B&W Matrix 805 loudspeaker Measurements part 2

In the time domain, the 805's impulse response (fig.8) is typical of the type—a high-order crossover and a metal-dome tweeter—though the step response calculated from fig.15 (fig.9) reveals that the drive-units are not time-coherent on the HF axis, despite the tweeter's being set back on top of the baffle. The sharp up/down spike is the tweeter's output, followed a fraction of a millisecond later by the midrange/woofer, which has the same acoustic polarity. And moving the microphone down to the port axis so that the woofer's output is moved forward in time a little relative to the tweeter doesn't change the step response much. Fig.10, the waterfall plot derived from the fig.8 data, is exceptionally clean, however, this contributing to the speaker's highly transparent presentation. There is a slight hint of a resonant mode just below 4kHz, but this is very minor.

Fig.8 B&W Matrix 805, impulse response on tweeter axis at 45" (5ms time window, 30kHz bandwidth).

Fig.9 B&W Matrix 805, step response on tweeter axis at 45" (5ms time window, 30kHz bandwidth).

Fig.10 B&W Matrix 805, cumulative spectral-decay plot at 45" (0.15ms risetime).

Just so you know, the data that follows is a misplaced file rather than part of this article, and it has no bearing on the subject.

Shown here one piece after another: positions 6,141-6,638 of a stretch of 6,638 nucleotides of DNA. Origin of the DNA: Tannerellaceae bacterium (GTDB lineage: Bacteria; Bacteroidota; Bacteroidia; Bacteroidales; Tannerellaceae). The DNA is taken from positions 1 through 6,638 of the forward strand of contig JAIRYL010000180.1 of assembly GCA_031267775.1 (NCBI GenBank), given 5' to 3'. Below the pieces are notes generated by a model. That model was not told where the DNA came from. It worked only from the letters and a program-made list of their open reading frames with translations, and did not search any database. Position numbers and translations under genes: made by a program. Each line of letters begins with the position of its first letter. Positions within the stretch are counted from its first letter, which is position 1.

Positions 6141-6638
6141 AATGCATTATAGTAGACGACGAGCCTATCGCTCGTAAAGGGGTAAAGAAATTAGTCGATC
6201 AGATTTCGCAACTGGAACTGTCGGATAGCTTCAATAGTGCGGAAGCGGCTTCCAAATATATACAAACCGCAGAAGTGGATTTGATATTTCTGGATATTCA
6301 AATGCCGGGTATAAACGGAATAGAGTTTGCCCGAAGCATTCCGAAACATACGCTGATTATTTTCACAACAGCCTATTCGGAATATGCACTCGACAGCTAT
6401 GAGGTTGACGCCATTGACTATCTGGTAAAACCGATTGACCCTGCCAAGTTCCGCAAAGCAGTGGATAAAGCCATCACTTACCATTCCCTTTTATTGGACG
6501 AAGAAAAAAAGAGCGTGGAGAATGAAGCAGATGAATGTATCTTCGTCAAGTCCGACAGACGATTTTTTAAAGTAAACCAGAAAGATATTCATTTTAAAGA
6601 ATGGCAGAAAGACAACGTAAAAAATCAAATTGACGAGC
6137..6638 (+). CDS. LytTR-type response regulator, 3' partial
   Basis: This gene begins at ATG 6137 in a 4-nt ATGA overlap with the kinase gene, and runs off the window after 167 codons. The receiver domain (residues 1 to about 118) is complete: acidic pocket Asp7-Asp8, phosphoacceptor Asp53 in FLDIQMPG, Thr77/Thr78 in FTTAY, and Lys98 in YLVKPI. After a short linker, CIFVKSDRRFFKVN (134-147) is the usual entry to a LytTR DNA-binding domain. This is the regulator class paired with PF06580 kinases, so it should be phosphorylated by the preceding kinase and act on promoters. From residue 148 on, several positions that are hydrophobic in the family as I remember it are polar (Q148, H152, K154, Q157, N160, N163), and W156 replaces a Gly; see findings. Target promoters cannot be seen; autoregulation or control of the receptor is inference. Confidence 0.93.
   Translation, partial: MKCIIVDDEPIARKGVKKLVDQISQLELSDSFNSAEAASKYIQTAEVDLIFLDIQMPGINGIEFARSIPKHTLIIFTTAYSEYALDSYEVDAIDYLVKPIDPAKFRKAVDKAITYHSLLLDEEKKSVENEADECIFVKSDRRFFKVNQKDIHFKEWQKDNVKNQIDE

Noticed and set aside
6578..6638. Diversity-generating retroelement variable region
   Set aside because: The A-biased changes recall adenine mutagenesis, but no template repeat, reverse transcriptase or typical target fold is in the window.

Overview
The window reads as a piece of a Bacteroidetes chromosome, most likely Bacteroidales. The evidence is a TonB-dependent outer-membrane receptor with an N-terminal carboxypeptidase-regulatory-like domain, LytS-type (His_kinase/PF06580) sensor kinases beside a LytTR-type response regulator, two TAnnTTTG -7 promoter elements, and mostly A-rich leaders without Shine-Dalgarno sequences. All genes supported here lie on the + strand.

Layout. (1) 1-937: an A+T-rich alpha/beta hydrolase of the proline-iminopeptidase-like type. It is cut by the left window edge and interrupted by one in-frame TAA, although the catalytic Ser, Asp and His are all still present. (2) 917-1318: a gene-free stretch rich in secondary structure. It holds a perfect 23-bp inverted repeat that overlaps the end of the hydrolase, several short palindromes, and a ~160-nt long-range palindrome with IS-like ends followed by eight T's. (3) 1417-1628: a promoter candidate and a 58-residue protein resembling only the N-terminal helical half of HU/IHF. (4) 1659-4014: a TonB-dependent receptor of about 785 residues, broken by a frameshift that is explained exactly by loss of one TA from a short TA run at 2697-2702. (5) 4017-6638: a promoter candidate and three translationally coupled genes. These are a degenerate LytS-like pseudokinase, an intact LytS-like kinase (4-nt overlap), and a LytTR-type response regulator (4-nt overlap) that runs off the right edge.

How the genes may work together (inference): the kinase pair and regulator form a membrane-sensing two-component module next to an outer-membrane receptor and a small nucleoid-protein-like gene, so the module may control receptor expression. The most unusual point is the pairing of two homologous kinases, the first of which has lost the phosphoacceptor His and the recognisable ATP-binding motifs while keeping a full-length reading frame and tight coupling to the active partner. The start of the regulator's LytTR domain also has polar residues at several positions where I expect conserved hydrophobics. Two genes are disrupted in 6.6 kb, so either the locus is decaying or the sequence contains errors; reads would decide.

Finally, I taped a PVDF accelerometer to the side of the 805's woofer enclosure and drove the speaker with 7.5V of 2kHz MLS noise (footnote 1). Calculating the cumulative spectral-decay plot from the resultant impulse response gives the waterfall graph of fig.11. Only one real cabinet resonance can be seen, at the high frequency of 516Hz. But note the vertical scale: this resonance is very low in absolute level; in fact, plotting it to the vertical scale we normally use (fig.12) reveals the efficacy of B&W's "Matrix" cabinet construction in suppressing resonances. For comparison, fig.13 shows the resonant behavior of the Spica SC-30's cabinet sidewall, plotted to the same scale.

Fig.11 B&W Matrix 805, cumulative spectral-decay plot calculated from the output of an accelerometer fastened to the cabinet's side panel. (MLS driving voltage to speaker, 7.55V; measurement bandwidth, 2kHz.)

Fig.12 B&W Matrix 805, cumulative spectral-decay plot calculated from the output of an accelerometer fastened to the cabinet's side panel. (MLS driving voltage to speaker, 7.55V; measurement bandwidth, 2kHz.)

Fig.13 Spica SC-30, cumulative spectral-decay plot calculated from the output of an accelerometer fastened to the cabinet's side panel. (MLS driving voltage to speaker, 7.55V; measurement bandwidth, 2kHz.)

All in all, these are an excellent set of measurements which go some way to explaining why LG was impressed with the 805's sound quality and indicate the 805 to be an extremely well-engineered little speaker.—John Atkinson



Footnote 1: See Stereophile, Vol.15 No.6, June 1992, pp.205-207.—John Atkinson
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